Finally saw Olivier Assayas's five-and-a-half hour Carlos, a researched but fictionalized account of the life and deeds of Carlos the Jackal. While I enjoyed the mini-series quality of watching it on three different nights, each time looking forward to the next, I have to admit I found the film just a wee bit overhyped.
The eminent Kirk Michael gives a lovely defense in his best of 2010 round-up -- and he's right that Edgar Ramirez is dazzling to watch -- but in the end I think I like what Kirk says about the movie better than what the movie says about the movie.
There were just too many stock speeches about this or that terrorist's commitment to the internationalist revolution and too many procedural scenes that felt taken straight from witness testimony. The film does offer an interesting look at the geopolitics of the 1970s and the ways in which governments and terrorists interacted. And you definitely feel the shift in global ideology as Carlos finds himself cast out of Europe -- in the end only Sudan will have him -- becoming ever more the pampered fat cat he supposedly abhors. But for all the lingering of Assayas's camera on Ramirez's naked frame (and a fine frame it is -- at least initially), the film rarely lingers on the man behind the passion. While it's true that extremists might not have much use for introspection, cinema certainly does, and it was a shame not to get more of it here -- or at some acknowledgment of its frustrating absence.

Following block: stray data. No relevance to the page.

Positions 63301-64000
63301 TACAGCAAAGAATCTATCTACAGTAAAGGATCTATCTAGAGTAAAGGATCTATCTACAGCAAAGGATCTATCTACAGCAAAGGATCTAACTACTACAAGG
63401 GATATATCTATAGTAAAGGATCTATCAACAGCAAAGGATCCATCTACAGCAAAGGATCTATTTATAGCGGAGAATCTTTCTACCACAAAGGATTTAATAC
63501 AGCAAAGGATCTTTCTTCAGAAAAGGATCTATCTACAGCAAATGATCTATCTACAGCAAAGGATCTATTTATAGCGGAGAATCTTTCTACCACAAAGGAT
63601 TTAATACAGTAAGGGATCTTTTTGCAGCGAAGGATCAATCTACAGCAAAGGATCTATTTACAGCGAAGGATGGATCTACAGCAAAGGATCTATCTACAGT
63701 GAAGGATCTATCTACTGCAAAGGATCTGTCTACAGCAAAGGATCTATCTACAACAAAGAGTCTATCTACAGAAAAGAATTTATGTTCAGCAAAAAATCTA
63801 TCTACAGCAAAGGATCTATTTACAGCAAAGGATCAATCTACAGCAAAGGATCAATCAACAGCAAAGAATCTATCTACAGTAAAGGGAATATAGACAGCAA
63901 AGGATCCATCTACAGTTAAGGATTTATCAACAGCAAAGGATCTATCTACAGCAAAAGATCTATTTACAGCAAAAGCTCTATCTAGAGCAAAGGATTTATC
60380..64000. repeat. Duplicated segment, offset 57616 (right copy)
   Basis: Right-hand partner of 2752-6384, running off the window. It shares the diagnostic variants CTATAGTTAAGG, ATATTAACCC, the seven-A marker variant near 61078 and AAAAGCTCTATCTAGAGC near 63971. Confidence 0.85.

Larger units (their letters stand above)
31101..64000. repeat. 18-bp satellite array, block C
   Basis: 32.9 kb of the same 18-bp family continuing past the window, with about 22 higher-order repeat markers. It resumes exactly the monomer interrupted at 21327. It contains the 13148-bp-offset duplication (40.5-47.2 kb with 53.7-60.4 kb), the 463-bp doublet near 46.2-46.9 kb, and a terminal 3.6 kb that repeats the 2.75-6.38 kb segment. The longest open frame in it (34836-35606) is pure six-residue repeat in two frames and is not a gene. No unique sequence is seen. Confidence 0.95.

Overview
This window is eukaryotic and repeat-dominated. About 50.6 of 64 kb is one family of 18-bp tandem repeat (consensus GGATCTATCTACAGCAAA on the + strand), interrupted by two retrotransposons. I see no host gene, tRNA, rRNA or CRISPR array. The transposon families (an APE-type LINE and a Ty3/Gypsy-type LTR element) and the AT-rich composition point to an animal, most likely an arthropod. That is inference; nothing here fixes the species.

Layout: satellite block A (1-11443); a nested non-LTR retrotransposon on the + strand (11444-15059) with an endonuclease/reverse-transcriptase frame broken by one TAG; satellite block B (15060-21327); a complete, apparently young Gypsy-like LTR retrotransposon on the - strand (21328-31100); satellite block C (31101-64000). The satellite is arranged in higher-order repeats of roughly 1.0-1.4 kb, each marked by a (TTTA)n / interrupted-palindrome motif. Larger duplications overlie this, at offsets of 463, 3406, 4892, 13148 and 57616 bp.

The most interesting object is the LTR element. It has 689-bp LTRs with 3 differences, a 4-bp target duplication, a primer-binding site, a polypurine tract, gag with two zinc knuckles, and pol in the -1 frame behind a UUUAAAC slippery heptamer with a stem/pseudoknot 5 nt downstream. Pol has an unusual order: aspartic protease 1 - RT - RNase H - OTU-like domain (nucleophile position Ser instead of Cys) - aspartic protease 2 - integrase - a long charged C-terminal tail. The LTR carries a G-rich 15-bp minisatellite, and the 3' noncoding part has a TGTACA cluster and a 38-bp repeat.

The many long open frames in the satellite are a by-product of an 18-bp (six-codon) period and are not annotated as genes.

author of The Violet Hour, reader, prodigious eater of ice cream